The simplicity of humanity really hits home today with today’s guest post by Julie Desjardines who blogs at Does Dependent. Degrees, ambient and geographical, Julie and I are distant, but every time I read stop by her blog, I feel like I’ve found my soul sister. Julie’s articles show her process of living out her faith in Jesus Christ wholeheartedly in life’s nitty-gritty. I could list many posts that encouraged my heart or refocused my mind, but I especially enjoyed Julie’s recent post “I Am Peter”, because if you’ve been reading Peacequility, you know I relate to Christ’s disciple Peter! Enjoy Julie’s words today and stop by her site for blessing upon blessing!
Joy can be unexpected. And sometimes, joy can be unwanted.
In the fall of 2009 our little family moved from our comfortable and familiar suburban home into the unknown. We arrived in the middle of the night, driving along a gravel road paved with potholes and lit only by the moon, traversing a highway flanked by an endless sentry of evergreens. There were no gas stations or rest stops, no souvenir shops selling useless trinkets. There was nothing but trees, literally. A road sign as we drove past the last town read: warning, winter survival equipment is recommended.
We believed we were following God’s leading when we moved to northern Manitoba with our one year old son. It was an adventure. We were excited to discover why God was calling us here, what great things He had in store for us. I gotta tell you though, I struggled, boy did I struggle. There were a number of different things about our new situation that I found challenging. Some of them are behind me now but there was one thing that just kept circling back like a dog to his vomit. Winter.
Oh how I hated the winter. Though I had never actually hated it in the past, I did not particularly enjoy the grey slushiness of southern Canadian winters. Truth be told it was not the cold temperatures that made me despise winter in the north, biting though the wind can be at minus 50 celsius. It was the amount of time spent ensconced in winter and how it seemed to drag on … and on … and on.
In the north, winter comes early and stays late. By mid-October things are starting to freeze up and children wear their Halloween costumes over snowsuits. While others are deliriously counting down the days to spring and daffodils we’re still watching the forecast for snowstorms. Camping season in the north opens on the May long weekend and last year people parked their RVs amid piles of snow.
Up here the September long weekend heralds the abrupt end of summer and a short autumnal season before the snow flies once again. In many ways it seems to me that there are only two true seasons up here: A long winter and a decidedly short summer; spring and fall are more like rapid transition periods than seasons. So although winter wasn’t my favourite season when living in southern Ontario, the brevity of its course made it easy to romanticize while curled up with a mug of hot chocolate and the hope that spring was soon around the corner.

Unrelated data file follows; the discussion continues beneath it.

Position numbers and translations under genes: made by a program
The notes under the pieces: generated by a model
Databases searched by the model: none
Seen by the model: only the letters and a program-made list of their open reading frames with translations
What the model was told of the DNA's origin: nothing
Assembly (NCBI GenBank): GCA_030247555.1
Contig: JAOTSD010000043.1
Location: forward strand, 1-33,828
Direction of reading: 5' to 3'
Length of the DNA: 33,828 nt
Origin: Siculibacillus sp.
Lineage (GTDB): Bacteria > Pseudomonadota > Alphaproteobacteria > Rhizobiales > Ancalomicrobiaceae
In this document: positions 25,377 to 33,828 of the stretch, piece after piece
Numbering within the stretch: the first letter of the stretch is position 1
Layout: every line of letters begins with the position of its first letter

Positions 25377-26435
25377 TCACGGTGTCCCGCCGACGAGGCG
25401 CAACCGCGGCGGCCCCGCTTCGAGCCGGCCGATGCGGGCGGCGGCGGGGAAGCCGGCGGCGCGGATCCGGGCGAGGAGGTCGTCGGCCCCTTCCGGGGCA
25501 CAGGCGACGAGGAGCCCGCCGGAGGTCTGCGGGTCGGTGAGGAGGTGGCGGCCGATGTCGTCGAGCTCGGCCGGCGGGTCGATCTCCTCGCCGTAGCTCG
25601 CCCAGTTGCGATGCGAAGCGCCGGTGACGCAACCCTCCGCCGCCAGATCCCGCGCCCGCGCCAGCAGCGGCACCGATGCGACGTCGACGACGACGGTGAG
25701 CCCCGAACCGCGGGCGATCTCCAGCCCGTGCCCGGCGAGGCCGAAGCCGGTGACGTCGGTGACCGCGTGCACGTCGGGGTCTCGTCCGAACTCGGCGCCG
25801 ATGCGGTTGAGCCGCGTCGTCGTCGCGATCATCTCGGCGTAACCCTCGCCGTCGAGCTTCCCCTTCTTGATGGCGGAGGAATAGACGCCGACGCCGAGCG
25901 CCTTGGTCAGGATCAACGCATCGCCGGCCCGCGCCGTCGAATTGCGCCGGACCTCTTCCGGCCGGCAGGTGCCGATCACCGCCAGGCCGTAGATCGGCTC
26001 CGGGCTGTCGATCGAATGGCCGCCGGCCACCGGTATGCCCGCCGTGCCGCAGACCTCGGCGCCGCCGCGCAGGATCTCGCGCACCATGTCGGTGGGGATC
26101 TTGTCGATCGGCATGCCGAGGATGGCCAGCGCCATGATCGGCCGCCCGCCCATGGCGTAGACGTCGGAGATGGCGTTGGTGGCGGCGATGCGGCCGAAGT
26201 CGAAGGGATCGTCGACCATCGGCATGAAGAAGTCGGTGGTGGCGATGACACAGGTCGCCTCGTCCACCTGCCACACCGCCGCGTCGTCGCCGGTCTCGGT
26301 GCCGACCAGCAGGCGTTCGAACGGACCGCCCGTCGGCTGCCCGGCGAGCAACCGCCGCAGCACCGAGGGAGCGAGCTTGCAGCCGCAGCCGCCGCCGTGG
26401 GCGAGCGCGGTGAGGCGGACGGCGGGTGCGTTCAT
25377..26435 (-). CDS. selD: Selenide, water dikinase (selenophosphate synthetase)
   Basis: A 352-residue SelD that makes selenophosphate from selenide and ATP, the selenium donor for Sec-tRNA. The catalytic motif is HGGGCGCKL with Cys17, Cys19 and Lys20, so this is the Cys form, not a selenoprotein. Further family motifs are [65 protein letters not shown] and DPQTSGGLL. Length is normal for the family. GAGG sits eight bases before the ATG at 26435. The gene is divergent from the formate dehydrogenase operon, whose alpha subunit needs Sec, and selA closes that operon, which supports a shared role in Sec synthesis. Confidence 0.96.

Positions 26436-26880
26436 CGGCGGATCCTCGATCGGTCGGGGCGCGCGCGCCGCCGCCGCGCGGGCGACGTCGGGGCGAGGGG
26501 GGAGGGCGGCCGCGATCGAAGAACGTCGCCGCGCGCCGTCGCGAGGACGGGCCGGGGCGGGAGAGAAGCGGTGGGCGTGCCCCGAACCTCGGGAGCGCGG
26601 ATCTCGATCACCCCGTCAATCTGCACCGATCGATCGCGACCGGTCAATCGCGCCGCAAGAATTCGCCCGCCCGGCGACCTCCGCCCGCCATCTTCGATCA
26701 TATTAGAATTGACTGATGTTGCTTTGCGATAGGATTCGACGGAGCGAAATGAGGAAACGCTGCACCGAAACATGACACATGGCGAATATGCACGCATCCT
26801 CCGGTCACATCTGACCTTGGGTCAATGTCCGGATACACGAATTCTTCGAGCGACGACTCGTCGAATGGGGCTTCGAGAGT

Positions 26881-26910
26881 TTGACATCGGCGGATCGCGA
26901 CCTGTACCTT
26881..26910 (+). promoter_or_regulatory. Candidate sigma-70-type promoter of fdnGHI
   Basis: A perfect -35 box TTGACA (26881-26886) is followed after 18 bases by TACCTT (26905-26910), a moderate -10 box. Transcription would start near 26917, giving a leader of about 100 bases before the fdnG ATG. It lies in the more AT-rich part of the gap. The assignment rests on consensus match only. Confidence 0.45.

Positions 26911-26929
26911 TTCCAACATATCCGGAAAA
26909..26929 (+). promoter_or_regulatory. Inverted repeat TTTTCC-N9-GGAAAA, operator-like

The other thing I hoped was around the corner was moving back home. When we packed up and moved to the north I thought we had a deal with God: we would be gone for two to three years. Of course I always had this sneaking suspicion that it might not turn out that way; it just didn’t make sense to me that God would call us out on some big faith-filled adventure only to return us to our former lives in southern Ontario.
The thought of not returning to Ontario didn’t really bother me because I was excited by all the possibilities; after all God could call us to go anywhere! What I had not banked on was that anywhere just might be here, where we already were, in northern Manitoba. Arghhhhh!! Seriously God? I did not take to this change in my plans very kindly. I am the girl who just last summer sobbed in the refrigerator after her sister left, the girl who slammed her hand repeatedly on the bedroom dresser while demanding that her husband agree to move as soon as possible. There are many other such ugly moments but thankfully I’m writing an article not a book so I will leave it at that.
Joy can be unexpected. And sometimes finding joy in the unexpected can interrupt the pursuit of joy elsewhere. In that sense joy can seem like a dream crusher because accepting joy in the unexpected sometimes means you need to let go of pursuing joy elsewhere. If I wanted to find joy where I was, I knew I needed to stop looking back. Still, I never expected to find joy in the winter.
Then one day, not too long ago, as I walked to work across hard packed snow glistening in the bright winter sun and breathing in the crisp northern air I realized my heart had changed. I loved living in the north and I loved living in this northern winter. How could this be? I had not looked to love winter but I had looked to love God, to love Him right where I was for as long as He chose it.
It didn’t come easily and it didn’t come quickly but joy came. It came slowly and started small, like a green shoot budding in the spring soil, delicate and still sensitive to the cold winds of discontent. At first I didn’t know what was being nurtured in my heart, I only knew that I needed to keep choosing whatever God wanted for me. And so as I worked on dying to self, joy grew. And that, my friends, was unexpected.